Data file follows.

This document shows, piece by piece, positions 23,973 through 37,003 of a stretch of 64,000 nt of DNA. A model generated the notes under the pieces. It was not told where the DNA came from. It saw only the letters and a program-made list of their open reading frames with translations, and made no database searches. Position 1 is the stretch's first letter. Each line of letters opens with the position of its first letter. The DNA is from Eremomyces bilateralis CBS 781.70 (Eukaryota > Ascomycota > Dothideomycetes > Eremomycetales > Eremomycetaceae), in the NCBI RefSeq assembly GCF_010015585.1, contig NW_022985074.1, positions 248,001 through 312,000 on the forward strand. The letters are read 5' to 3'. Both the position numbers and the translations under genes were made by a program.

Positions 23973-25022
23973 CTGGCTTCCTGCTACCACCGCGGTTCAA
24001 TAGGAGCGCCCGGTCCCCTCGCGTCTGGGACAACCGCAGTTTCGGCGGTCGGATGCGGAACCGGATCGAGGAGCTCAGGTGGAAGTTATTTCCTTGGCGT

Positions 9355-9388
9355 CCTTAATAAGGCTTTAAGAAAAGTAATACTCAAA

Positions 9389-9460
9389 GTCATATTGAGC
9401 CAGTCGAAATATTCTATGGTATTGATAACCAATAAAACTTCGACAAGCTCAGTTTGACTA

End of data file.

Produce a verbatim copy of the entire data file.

This document shows, piece by piece, positions 23,973 through 37,003 of a stretch of 64,000 nt of DNA. A model generated the notes under the pieces. It was not told where the DNA came from. It saw only the letters and a program-made list of their open reading frames with translations, and made no database searches. Position 1 is the stretch's first letter. Each line of letters opens with the position of its first letter. The DNA is from Eremomyces bilateralis CBS 781.70 (Eukaryota > Ascomycota > Dothideomycetes > Eremomycetales > Eremomycetaceae), in the NCBI RefSeq assembly GCF_010015585.1, contig NW_022985074.1, positions 248,001 through 312,000 on the forward strand. The letters are read 5' to 3'. Both the position numbers and the translations under genes were made by a program.

Positions 23973-25022
23973 CTGGCTTCCTGCTACCACCGCGGTTCAA
24001 TAGGAGCGCCCGGTCCCCTCGCGTCTGGGACAACCGCAGTTTCGGCGGTCGGATGCGGAACCGGATCGAGGAGCTCAGGTGGAAGTTATTTCCTTGGCGT

Positions 9355-9388
9355 CCTTAATAAGGCTTTAAGAAAAGTAATACTCAAA

Positions 9389-9460
9389 GTCATATTGAGC
9401 CAGTCGAAATATTCTATGGTATTGATAACCAATAAAACTTCGACAAGCTCAGTTTGACTA